St. Alban’s Episcopal Church

August 8, 2021 Reflection

Sandy Burnett

In 1987, Pope John Paul II visited the Bay Area. As usual, my editor at the San Mateo Times was looking for a local angle on the story and he found one. I was sent to the Mercy Center, a convent and meeting center in Burlingame, to interview a nun who had written some new music that would be used during the Pope’s Mass in San Francisco.

That was how I met Sister Suzanne Toolan. When I mentioned that I’d recently returned to the Episcopal Church, she said she had a hymn in our Hymnal, so from then on I started checking the names of hymn composers. Turns out Sister Suzanne wrote “I Am the Bread of Life,” which also appears in Catholic, Lutheran and Methodist hymnals. The song, which Sister Suzanne wrote between classes she was teaching in 1964, has been translated into 20 languages. She’s also written lots of other music, including some Taize chants like “Jesus Christ, Yesterday, Today and Forever” and “Now in Peace, O God.”

Sister Suzanne has said that I Am the Bread of Life shouldn’t really work for congregational singing. “It’s too low. It’s too high,” she says. She believes the big draw is the Scripture from which the lyrics are drawn, some of which were read to us today.

What is it that’s so compelling about Jesus as the bread of life? Over the past few weeks, it seems that bread and feeding have been talked about over and over in the Gospel. Spoiler alert, we’re not done with the topic yet.

For me, I think it comes down to both the simplicity and the complexity of the message. Jesus tells us that belief in God  and the Savior are all that we need. We need faith to survive in a way that transcends our need for physical nourishment. This was a hard message for the people in his hometown congregation to hear. They had been taught that obeying the laws and customs of their people were the only way to a peaceful Paradise. Now one of their own was telling them they had to believe in him and he would raise them up on the last day. In the early Christian church — the people for whom John’s Gospel was written — the sacrament of the bread and wine became a way of being church, after many had been ousted from their synagogues for their beliefs.

This message of God’s continuous care for us sounds too good to be true and so we struggle with it. It’s not as easy as it sounds because believing in Jesus isn’t really the end of it. If you believe in Jesus and his message, then you also believe that doing your best to imitate God, as Paul says in his letter to the Ephesians, follows that belief, Can you really believe in God’s mercy and the sacrifice of Jesus without believing that you are destined for good? As the Psalm says, “Taste and see that the Lord is good; happy are they that trust in him.”

But we are often at a complete loss to discern what is good. Our trust wanes when things happen that don’t seem right and God doesn’t seem to do anything about it. That brings us to the first reading. Absalom has committed two very serious sins. First, this son of David takes it upon himself to murder his half-brother, who raped and abandoned their sister, Tamar. David had refused to avenge his daughter.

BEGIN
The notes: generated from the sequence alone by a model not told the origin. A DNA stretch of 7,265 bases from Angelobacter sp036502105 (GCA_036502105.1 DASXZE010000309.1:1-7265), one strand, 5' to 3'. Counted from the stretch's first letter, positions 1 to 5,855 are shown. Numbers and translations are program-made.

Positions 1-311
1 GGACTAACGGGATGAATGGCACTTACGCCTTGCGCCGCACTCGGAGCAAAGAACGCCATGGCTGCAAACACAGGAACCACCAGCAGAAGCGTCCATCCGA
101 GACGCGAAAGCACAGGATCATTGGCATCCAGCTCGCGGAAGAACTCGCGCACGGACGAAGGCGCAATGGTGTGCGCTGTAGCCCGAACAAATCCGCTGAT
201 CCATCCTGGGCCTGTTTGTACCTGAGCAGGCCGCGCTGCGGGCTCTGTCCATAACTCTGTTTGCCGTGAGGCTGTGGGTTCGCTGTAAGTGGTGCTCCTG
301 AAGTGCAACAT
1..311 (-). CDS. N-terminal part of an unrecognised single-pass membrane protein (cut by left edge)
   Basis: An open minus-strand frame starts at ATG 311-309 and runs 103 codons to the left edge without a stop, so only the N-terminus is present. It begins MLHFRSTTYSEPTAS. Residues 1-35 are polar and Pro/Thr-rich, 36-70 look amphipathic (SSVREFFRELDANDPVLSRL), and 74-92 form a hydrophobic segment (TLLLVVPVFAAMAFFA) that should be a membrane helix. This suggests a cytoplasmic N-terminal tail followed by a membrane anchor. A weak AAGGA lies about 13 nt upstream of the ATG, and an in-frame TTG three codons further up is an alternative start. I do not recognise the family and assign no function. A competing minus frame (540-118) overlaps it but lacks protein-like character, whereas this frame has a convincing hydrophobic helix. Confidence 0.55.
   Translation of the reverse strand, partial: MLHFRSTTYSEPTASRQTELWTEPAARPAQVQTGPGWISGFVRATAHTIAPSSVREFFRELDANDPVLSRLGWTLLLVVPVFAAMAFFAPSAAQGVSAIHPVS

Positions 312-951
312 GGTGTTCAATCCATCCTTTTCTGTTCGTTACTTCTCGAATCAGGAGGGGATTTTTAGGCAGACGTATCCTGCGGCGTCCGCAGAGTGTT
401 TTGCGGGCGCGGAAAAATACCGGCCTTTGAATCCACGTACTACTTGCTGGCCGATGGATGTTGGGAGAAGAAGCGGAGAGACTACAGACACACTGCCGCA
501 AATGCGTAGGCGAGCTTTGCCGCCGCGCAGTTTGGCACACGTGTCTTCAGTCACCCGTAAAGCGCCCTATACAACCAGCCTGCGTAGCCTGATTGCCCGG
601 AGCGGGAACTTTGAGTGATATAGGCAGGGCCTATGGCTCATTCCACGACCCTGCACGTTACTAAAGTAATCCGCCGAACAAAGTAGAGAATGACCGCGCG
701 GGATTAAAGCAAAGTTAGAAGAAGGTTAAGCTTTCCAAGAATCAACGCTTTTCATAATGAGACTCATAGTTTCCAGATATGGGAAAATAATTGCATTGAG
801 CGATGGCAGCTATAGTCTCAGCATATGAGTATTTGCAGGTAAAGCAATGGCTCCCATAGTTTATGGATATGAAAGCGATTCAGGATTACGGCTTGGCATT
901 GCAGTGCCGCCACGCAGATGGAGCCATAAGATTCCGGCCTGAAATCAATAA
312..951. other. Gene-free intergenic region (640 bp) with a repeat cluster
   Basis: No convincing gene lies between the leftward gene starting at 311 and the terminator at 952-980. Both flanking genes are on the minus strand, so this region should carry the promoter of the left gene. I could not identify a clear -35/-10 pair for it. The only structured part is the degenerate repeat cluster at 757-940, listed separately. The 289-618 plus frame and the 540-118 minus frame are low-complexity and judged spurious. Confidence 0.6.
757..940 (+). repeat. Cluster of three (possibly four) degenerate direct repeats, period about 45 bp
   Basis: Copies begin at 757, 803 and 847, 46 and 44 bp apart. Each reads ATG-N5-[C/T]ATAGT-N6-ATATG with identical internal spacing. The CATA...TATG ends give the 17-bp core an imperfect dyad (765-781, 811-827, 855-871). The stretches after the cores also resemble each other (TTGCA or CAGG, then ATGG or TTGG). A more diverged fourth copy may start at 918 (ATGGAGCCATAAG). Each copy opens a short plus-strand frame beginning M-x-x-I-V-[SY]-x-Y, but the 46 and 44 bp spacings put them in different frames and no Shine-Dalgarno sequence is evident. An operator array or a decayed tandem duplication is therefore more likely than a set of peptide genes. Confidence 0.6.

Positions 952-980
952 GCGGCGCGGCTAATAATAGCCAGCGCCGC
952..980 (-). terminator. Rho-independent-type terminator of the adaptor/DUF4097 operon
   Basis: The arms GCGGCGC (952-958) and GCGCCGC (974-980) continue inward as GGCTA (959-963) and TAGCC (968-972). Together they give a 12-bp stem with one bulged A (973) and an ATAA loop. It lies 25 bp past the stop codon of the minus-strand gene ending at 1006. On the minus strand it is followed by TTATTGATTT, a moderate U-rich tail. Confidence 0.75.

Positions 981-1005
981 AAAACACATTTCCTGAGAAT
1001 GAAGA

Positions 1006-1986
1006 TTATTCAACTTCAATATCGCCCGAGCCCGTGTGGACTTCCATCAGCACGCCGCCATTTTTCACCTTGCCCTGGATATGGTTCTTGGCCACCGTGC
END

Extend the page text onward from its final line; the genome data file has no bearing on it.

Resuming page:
Second, Absalom leads a rebellion against David, God’s chosen King of Israel, in which thousands die. Absalom dies grotesquely, but David mourns this rebellious but beloved son. David knows very well that his own sins have had a big role in the sorrow of both his family and his country, and he wishes that he had died instead.  As so often happens, a sin leads to a cascade of unforeseen events. David’s successor, his son Solomon, asked God for the gift of wisdom, of discernment to know the difference between right and wrong. Absalom surely thought he was doing the right thing.

But we don’t have Solomon’s gift. We continue to sin, sometimes unknowingly, doing things we don’t really want to do. Even when we’re really trying to do good, we can sin. Which brings us back to Jesus as the Bread of Life, who is with us every single day and hour to comfort us in our guilt and frustration, and to forgive us. This nourishment, this love, is what keeps us going through our earthbound lives and into the afterlife. As living beings, we need real food and water to live, but as living spirits, we need our faith, and we need it 24/7 and forever, not just at mealtimes. Our Holy Communion is a way of reminding us of this need and of our relationship with both the Trinity and other believers throughout the ages.

Last week, we were fortunate to once again be able to have an in-person Communion which many of us have really missed this past year. Yet this longing, for me, has also made me think more about what I really need from church. From the first Christians, Communion has not only offered us a living reminder of the Bread of Life, but has been part of the identity of Christians and the church. But as always, what Communion stands for is the real Sacrament. And we’ve had to look at new ways of addressing the future, which I find both scary and exhilarating.

Of course, the whole world has gone through this experience. The Mercy Center, where Sister Suzanne, now in her 90s, still lives, hosted a Taize prayer service on the first Friday of the month from 1982 until April, 2020 — 38 years. I used to go occasionally when I lived on the Peninsula and there were many people for whom this was their home congregation. When the sisters realized that Covid wasn’t going to end anytime soon, they began an online Taize service. If you would like to participate, go to the Mercy Center Website for details. I’m not sure if Sister Suzanne is still able to be there, but I know that her music is still part of the service.

And today, we’re going to sing “I am the Bread of Life,” difficult as it is, but knowing that our basic needs can only be met through our faith.